Han Xu, Suqin Fang & Matteo Detto
1. Understanding coexistence in high biodiversity ecosystems requires knowledge of how rare and common species share the multidimensional environmental space. Climatic and edaphic conditions can provide a plethora of habitats, supporting different compositional and structural communities where species can adapt and differentiate. 2. We used a large dataset consisting of 580 tropical tree species sampled in 163 25×25 m quadrats along an altitudinal gradient covering an area of 160 km2 of tropical rainforest in Jianfengling...

SSR genotypes and geographical locations of collections of three Asian butternuts and two species of Quercus

Yu Cao, Da-Yong Zhang, Wei-Ning Bai & Yan-Fei Zeng
In the file, we display the genotypes of 502 adult individuals of 17 natural Q. mongolica populations (QM), 139 individuals of 5 populations of northeast Q. liaotungensis (QL_ CBS), 240 individuals from 8 populations of northwest Q. liaotungensis (QL_ NWC), 596 individuals in 25 J. cathayensis (JC) populations, 399 individuals in 14 J. mandshurica populations (JM) and 107 individuals in 5 J. ailantifolia populations (JA). In addition, the sample information: geographical locations of collections and...

Retention fraction of 15N-labelled deposited ammonium and nitrate in forests

Geshere Abdisa Gurmesa, Ang Wang, Shanlong Li, Shushi Peng, Wim De Vries, Per Gundersen, Philippe Ciais, Oliver L Phillips, Erik Hobbie, Weixing Zhu, Knute Nadelhoffer, Yi Xi, Edith Bai, Tao Sun, Dexiang Chen, Wenjun Zhou, Yiping Zhang, Yingrong Guo, Jiaojun Zhu, Lei Duan, Dejun Li, Keisuke Koba, Enzai Du, Guoyi Zhou, Xingguo Han … & Yunting Fang
The impacts of enhanced nitrogen (N) deposition on global forest carbon (C) sink and other ecosystem services may depend on whether N is deposited in reduced (mainly as ammonium) or oxidized forms (mainly as nitrate) and the subsequent fate of each. However, the fates of the two key reactive N forms and its contribution to forest C sink is unclear. We conducted ecosystem-scale paired 15N-labelling experiments in nine forests across China to quantify N retention...

Impact of nitrogen and phosphorus addition on resident soil and root mycobiomes in beech forests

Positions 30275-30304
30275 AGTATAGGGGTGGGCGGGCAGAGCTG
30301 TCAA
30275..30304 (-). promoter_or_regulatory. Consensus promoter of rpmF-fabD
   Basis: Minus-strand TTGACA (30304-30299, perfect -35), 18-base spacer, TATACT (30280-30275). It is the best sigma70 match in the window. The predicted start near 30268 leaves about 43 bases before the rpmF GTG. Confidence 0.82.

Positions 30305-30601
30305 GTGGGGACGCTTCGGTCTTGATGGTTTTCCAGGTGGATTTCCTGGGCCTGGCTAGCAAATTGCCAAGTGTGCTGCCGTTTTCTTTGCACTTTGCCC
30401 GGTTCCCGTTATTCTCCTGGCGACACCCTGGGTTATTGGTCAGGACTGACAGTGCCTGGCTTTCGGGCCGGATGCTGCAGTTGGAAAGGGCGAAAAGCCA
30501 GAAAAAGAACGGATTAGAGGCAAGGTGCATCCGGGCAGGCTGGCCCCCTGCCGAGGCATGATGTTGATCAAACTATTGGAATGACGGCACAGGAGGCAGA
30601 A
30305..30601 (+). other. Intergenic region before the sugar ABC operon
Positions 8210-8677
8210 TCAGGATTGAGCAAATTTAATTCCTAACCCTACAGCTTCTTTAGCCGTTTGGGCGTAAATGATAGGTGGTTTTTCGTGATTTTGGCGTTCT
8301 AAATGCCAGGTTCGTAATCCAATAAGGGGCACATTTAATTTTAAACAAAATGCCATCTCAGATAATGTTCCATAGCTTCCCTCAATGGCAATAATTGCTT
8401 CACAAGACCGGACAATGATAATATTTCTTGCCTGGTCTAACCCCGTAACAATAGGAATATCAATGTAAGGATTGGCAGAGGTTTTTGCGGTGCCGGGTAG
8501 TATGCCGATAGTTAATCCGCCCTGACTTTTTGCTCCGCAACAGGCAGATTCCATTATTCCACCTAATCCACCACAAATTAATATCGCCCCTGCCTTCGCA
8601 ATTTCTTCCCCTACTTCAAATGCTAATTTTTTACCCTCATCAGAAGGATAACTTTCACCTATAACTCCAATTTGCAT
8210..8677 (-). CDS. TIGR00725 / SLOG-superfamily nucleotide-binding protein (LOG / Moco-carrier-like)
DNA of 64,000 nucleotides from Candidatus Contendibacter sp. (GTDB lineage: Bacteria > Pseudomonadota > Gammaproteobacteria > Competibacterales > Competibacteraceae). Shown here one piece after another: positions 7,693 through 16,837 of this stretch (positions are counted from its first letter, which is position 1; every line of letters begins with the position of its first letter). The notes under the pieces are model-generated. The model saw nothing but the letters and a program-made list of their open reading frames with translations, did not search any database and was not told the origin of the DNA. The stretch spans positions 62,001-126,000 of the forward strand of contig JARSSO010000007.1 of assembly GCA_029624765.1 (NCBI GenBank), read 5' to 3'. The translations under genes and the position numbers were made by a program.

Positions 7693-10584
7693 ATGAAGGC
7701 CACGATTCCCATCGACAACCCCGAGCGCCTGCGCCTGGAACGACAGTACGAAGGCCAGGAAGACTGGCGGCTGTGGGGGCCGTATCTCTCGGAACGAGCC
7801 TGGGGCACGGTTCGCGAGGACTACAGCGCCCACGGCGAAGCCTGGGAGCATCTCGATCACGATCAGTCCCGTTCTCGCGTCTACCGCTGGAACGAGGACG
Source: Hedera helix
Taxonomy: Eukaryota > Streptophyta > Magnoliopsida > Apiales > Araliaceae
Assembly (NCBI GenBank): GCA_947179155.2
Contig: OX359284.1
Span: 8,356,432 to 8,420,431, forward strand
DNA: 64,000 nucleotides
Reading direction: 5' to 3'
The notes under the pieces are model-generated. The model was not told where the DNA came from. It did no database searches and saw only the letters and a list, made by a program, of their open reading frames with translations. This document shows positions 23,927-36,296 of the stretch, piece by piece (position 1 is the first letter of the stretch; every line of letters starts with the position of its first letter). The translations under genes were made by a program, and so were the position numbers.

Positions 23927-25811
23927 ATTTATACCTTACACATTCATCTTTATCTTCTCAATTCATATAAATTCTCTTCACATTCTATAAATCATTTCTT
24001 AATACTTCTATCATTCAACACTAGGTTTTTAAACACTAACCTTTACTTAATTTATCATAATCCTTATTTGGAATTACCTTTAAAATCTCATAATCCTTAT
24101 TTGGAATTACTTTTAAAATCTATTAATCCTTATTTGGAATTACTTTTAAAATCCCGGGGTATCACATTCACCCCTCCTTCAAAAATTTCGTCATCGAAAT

Simon Clausing, Likulunga Emmanuel Likulunga, Dennis Janz, Huanying Feng, Dominik Schneider, Rolf Daniel, Jaane Krüger, Friederike Lang & Andrea Polle
The aim of the study was to investigate the influence of fertilizers on root-associated and soil residing fungi in beech forests. We report data from a fertilization experiment in three temperate beech forest with contrasting soil phosphorus concentrations. We used soil cores and the fractions of the organic layer and mineral topsoil separately of spring and fall 2018. We collected bulk soil and roots. We provide data on soil for pH, mineral elements, ammonium, nitrate,...

Integrative taxonomy of two thrush complexes (Aves: Turdidae) reveals introgression across sister species

Boyang An, Danyang Yin, Songlin Huang, Tariq Ahmad & Bo Li
The classification of some Turdus species, such as the Naumann’s and dusky thrush complexes and the red-throated and black-throated thrush complexes, is controversial. Herein, we used molecular data and morphological characters to review the taxonomy of these thrush complexes and analyze the genetic differentiation between them. Herein, we examined the genetic characteristics of 13 microsatellite loci in all individuals and total of 129 alleles were detected. In parallel, we have a further judgment on their...

Data from: Patterns of nitrogen-fixing tree abundance in forests across Asia and America

Duncan N. L. Menge, Ryan A. Chisholm, Stuart J. Davies, Kamariah Abu Salim, David Allen, Mauricio Alvarez, Norm Bourg, Warren Y. Brockelman, Sarayudh Bunyavejchewin, Nathalie Butt, Min Cao, Wirong Chanthorn, Wei-Chun Chao, Keith Clay, Richard Condit, Susan Cordell, João Batista Da Silva, H. S. Dattaraja, Ana Cristina Segalin De Andrade, Alexandre A. Oliveira, Jan Den Ouden, Michael Drescher, Christine Fletcher, Christian P. Giardina, C. V. Savitri Gunatilleke … & Tak Fung
Symbiotic nitrogen (N)‐fixing trees can provide large quantities of new N to ecosystems, but only if they are sufficiently abundant. The overall abundance and latitudinal abundance distributions of N‐fixing trees are well characterised in the Americas, but less well outside the Americas. Here, we characterised the abundance of N‐fixing trees in a network of forest plots spanning five continents, ~5,000 tree species and ~4 million trees. The majority of the plots (86%) were in America...

Data from: Geographic variation in the structure of oak hybrid zones provides insights into the dynamics of speciation

Yan-Fei Zeng, Wan-Jin Liao, Rémy J. Petit & Da-Yong Zhang